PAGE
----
I just like any excuse for a festive feel so am up for celebrating pretty much all special days, without exception - and ones that embrace anything foodie even more so. I've always associated Pancake Day with my birthday (20 Feb). As a child, I was lucky enough to always have my birthday fall not only during half term school holidays, but dangerously close to greasy Tuesday. This meant I quite often had pancake parties, the bane of my long suffering parents lives. Dealing with ten 'screeching girls' (Dad's words exactly), hellbent on flipping pancakes so they'd stick on the ceiling whilst getting covered in a sticky lemony sugary syrup is not the best way to spend an evening I'm sure. Add to that having to not only make a shedload of batter but supply a constant stream of fresh pancakes to the table when said girls get bored of the tossing (5 mins. It's the same these days lads), and my sincere gratitude goes out to my parentals for those days - better late than never ma & pa!
Every family has their own way of making pancakes and filling preferences. We always started with a savoury round - chicken in tomato sauce (Dad's divine special recipe), cheese and mushrooms, butter and Marmite (hell/heaven depending which way you look at it). This would be followed with a plain pancake. I like to call it the 'palate cleanser'. You could also call it sheer greed. Next, the sweet round - traditional lemon & sugar, tinned mandarin oranges (try it if you haven't before - yummo), Nutella and banana, maple syrup and banana… Usually followed by yet another plain one, you know, to cleanse the palate. To find out more about pancake history and get Hugh and Nigel's top tips have a look at this Guardian article.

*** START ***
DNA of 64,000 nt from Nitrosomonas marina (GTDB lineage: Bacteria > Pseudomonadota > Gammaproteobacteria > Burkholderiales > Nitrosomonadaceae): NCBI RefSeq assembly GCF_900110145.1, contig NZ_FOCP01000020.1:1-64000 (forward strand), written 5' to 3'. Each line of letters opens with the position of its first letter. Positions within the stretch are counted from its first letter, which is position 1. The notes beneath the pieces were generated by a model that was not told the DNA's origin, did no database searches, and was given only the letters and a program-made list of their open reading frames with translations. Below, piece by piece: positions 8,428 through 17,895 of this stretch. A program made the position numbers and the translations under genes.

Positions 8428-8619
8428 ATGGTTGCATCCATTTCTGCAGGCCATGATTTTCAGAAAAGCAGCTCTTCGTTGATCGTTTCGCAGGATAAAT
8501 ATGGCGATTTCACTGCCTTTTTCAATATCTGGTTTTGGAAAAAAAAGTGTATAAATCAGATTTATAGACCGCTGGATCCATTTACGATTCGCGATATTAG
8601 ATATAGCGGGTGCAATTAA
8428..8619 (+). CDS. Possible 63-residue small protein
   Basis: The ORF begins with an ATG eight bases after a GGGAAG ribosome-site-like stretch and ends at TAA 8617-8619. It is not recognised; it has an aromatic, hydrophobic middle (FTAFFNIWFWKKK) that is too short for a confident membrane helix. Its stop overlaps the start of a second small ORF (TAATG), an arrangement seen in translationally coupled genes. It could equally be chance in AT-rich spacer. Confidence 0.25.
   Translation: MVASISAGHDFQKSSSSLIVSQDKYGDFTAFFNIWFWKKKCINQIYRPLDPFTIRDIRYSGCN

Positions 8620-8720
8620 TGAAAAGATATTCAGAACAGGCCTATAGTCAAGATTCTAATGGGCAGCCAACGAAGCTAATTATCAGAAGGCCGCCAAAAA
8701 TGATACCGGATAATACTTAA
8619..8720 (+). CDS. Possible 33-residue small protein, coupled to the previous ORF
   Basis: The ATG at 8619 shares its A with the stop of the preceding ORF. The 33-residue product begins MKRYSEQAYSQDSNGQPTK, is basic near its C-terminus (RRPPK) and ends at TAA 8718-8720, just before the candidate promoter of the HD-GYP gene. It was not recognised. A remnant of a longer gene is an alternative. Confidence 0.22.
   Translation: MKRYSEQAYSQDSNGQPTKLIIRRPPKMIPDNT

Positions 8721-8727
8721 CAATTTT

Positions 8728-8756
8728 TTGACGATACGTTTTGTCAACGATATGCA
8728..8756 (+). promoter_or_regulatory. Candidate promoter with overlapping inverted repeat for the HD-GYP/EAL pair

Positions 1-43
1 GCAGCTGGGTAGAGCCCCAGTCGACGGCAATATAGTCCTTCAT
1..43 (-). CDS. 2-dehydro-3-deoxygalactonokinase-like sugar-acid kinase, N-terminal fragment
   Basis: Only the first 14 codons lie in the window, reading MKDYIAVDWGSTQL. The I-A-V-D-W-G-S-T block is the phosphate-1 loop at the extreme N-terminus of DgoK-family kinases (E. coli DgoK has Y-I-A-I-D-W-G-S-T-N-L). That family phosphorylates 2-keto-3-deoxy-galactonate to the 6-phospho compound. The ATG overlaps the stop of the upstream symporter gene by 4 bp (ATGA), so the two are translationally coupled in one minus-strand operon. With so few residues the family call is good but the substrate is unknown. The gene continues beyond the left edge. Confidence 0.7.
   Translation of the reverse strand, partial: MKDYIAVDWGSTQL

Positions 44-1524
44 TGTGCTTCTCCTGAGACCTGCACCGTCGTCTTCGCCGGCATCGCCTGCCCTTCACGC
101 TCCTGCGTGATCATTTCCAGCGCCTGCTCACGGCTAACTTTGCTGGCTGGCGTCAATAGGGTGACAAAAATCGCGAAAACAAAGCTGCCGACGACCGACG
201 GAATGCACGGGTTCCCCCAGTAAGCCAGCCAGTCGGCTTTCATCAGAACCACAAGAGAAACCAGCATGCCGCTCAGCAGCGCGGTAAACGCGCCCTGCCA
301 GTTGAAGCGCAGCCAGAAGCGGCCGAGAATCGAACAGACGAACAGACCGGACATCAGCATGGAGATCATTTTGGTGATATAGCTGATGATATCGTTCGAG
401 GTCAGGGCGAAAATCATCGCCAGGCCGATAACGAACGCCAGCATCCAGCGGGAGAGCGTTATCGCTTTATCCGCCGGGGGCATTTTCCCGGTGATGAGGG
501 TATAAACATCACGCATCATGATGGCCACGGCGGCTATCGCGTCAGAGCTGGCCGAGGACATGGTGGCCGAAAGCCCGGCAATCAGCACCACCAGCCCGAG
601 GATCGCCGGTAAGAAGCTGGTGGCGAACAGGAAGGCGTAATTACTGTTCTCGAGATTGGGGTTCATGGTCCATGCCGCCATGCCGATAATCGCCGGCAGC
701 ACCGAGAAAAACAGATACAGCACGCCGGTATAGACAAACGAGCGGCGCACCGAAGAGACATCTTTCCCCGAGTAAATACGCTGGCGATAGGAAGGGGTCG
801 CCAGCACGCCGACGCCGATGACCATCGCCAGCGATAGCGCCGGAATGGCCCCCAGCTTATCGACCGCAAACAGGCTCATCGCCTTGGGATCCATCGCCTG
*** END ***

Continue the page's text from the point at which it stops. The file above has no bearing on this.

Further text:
I personally find Delia's better batter a failsafe. And leaving it to stand for 30 mins before making seems to help batter matters too...

Today at work I topped my pancake with a medley consisting of blackberries in syrup, cinnamoned apples (slightly too spiced but good nonetheless), lemon and sugar and chocolate and banana. This was largely due to the fact it was £1.50 for unlimited toppings, but also down to my general indecisiveness in all things of niceness.
There are a wide variety of fillings to be tried and tested, as I discovered with mahoosively extensive crepe menus in France. Goats cheese, walnuts and spinach, dark chocolate sauce with pears and cream, etc etc. However, for once, I am not going to blether on about the superiority of the Frogs. No, instead I am going to sing the praises of the English pancake. The shy younger sister of those thick, fluffy, American bad boys. Much lighter, thinner and lacier than even the most delicate of French versions. More soggy and silky too, but beautiful nonetheless.
Looking forward to getting my toss on tonight....  It all brings back happy memories of childhood days, and never fails to remain fun whatever age you are. Flippin' grrrrreat. As long as you don't have to cater for those screeching girls of course…